Don’t forget to create a site in IIS and update your hosts file as well to make sure you can browse it.

After I pasted that I ran into my first issue: I kept getting the error “Error: Failed to load resource: the server responded with a status of 400 (DomainInvalid)” when loading the FXM site. This has a simple fix: Publish your FXM site, which you can do from the FXM screen.

So, that resolved we can start to write some code. By looking at the TrafficTypeProcessor I found I need to inherit from ITrackPageVisitProcessor and ITrackPageVisitProcessor<ITrackPageVisitArgs>.

Then, in the code I will grab the URL of the page, get the sc_camp querystring from it and register that campaign

public class RegisterCampaignProcessor : ITrackPageVisitProcessor, ITrackPageVisitProcessor<ITrackPageVisitArgs>
    public void Process(ITrackPageVisitArgs args)
        var url = System.Web.HttpContext.Current.Server.UrlDecode(WebUtil.GetRawUrl());
        var campaign = string.Empty;
        if (url.IndexOf("sc_camp=") > 0)
            campaign = url.Substring(url.IndexOf("sc_camp=") + 8, 38);
        if (!string.IsNullOrEmpty(campaign))
            var campaignItem = args.Context.Database.Database.GetItem(campaign);
            if (campaignItem != null)
                CampaignItem item = new CampaignItem(campaignItem);

When we do WebUtil.GetRawUrl() we will actually get back something similar to this:
So I’ll grab the campaign from there – although in a production scenario you might want to be a bit more careful about this because this particular code requires you to have the accolades as part of the campaign id (as well as not having any checks on whether it’s a GUID etc). From that GUID I resolve the campaign item as an Item, create a CampaignItem object from that and trigger that on the campaign.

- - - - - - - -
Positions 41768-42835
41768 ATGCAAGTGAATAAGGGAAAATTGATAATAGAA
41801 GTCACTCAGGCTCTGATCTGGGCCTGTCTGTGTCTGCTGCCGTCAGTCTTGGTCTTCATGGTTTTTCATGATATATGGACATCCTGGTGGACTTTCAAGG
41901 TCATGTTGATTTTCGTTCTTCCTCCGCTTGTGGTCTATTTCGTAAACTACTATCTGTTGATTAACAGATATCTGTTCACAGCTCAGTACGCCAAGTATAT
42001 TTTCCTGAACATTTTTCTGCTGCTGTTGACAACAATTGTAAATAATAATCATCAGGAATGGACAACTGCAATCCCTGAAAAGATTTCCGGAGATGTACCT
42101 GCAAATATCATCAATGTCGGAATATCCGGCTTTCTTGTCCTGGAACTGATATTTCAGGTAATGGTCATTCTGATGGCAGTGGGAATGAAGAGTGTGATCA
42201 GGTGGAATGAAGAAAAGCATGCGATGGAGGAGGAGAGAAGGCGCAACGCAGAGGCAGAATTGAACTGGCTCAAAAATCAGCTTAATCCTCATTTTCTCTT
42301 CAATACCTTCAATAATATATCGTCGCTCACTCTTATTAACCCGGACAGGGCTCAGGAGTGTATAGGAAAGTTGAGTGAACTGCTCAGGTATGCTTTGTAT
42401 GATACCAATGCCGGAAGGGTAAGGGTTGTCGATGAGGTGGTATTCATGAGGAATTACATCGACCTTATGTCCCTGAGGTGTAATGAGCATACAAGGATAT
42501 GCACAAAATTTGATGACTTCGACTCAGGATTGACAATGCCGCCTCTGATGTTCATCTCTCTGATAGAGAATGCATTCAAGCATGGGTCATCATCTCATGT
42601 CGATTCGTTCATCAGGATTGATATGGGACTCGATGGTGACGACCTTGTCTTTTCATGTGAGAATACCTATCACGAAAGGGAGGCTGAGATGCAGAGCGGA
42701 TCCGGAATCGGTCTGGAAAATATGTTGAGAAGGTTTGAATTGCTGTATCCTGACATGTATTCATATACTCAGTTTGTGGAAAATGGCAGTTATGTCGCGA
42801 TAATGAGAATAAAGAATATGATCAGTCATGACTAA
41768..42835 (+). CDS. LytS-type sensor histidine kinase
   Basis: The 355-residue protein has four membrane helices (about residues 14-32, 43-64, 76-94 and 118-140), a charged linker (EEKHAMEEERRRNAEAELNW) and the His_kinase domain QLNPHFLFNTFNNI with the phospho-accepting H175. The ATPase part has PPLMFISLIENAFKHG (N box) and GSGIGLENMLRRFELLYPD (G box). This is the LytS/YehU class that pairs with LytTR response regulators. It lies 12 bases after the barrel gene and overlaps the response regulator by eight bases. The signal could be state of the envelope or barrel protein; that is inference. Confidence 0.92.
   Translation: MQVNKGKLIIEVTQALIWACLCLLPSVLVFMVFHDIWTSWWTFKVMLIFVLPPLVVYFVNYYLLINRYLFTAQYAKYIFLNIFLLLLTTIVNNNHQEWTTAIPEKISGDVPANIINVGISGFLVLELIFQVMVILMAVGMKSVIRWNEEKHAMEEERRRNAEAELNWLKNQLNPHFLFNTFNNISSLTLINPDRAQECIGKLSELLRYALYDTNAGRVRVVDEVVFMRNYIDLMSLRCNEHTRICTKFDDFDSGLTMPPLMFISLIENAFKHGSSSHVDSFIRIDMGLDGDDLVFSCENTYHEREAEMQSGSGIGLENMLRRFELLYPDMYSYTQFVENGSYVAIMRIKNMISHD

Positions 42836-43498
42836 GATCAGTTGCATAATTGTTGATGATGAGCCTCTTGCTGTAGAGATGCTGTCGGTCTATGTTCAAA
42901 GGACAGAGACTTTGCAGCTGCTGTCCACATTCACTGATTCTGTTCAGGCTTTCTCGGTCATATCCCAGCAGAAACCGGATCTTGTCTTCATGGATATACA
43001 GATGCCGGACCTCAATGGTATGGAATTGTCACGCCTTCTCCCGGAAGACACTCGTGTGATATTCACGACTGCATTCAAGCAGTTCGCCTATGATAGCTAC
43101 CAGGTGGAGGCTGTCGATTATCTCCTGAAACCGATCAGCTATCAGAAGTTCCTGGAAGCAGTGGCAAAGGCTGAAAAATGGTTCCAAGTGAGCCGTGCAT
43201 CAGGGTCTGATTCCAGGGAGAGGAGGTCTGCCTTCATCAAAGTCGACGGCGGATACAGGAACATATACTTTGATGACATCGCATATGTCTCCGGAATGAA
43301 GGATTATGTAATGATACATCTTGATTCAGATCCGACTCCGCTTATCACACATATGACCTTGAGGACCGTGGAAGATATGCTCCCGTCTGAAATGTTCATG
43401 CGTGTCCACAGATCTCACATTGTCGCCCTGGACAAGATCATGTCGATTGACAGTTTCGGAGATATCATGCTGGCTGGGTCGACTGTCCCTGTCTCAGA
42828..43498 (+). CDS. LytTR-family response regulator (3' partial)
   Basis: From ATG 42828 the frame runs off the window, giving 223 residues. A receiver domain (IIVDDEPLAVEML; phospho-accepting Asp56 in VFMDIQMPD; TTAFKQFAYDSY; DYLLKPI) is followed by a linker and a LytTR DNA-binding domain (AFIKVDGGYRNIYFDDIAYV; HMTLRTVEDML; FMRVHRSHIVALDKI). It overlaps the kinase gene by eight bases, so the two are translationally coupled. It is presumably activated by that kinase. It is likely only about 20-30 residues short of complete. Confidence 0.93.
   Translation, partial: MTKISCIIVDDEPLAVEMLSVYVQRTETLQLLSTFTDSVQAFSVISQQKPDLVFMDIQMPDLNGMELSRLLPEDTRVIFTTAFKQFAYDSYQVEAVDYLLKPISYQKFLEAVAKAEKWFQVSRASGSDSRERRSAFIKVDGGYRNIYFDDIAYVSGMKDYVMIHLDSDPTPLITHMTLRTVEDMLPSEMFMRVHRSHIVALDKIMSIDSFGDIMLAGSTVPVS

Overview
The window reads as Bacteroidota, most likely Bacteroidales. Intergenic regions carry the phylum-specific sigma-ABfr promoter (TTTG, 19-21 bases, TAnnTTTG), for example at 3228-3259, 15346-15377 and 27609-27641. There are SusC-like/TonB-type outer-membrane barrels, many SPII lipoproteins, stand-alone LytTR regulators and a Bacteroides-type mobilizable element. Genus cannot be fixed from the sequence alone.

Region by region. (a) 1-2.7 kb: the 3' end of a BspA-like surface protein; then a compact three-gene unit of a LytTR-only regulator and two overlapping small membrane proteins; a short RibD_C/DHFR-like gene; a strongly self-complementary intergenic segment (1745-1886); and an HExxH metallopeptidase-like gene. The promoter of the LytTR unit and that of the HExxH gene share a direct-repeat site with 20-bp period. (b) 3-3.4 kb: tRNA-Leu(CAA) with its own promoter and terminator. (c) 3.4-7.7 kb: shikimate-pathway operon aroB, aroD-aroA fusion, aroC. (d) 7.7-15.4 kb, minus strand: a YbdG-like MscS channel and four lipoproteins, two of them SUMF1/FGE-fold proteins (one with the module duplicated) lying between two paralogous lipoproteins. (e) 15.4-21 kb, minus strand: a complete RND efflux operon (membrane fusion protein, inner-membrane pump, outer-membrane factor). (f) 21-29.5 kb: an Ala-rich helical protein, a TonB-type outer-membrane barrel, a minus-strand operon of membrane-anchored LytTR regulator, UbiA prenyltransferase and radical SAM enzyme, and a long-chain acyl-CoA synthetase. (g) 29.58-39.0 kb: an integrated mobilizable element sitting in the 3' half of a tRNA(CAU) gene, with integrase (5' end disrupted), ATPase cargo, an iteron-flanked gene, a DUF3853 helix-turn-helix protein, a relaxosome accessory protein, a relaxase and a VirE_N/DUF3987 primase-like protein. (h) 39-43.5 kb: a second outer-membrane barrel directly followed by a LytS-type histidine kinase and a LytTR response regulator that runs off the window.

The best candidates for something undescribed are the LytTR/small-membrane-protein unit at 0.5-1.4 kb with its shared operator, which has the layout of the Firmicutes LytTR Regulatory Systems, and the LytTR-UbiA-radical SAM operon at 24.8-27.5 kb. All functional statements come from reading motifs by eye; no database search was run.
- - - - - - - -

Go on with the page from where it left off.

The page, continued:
We can use our Sitecore include files to patch this processor in in the correct place – in my case I’ve patched it right before the TrafficTypeProcessor:

<?xml version="1.0"?>
<configuration xmlns:patch="">
            <group groupName="FXM" name="FXM">
                        <processor patch:before="*[@type='Sitecore.FXM.Pipelines.Tracking.TrackPageVisit.TrafficTypeProcessor, Sitecore.FXM']" type="Sandbox.FXM.TriggerCampaign.RegisterCampaignProcessor, Sandbox" />

So that’s now all well and good but how do I figure out whether it’s working? If I had an empty xDB it would be easy enough but I actually have a lot of dummy data in there so had to be a bit more creative. In Mongo I wrote a query to figure out which data came from FXM:

db.Interactions.find({ "SiteName" : "Sandbox_FXM" }, { "ContactId" : 1 } )

In there, I can see that a campaign has been triggered, but I’d also like to see my xFile, andof course the ContactId is then shown as a binary type 3 value. I’m using MongoVue to view my Mongo data, which actually comes with a very handy option: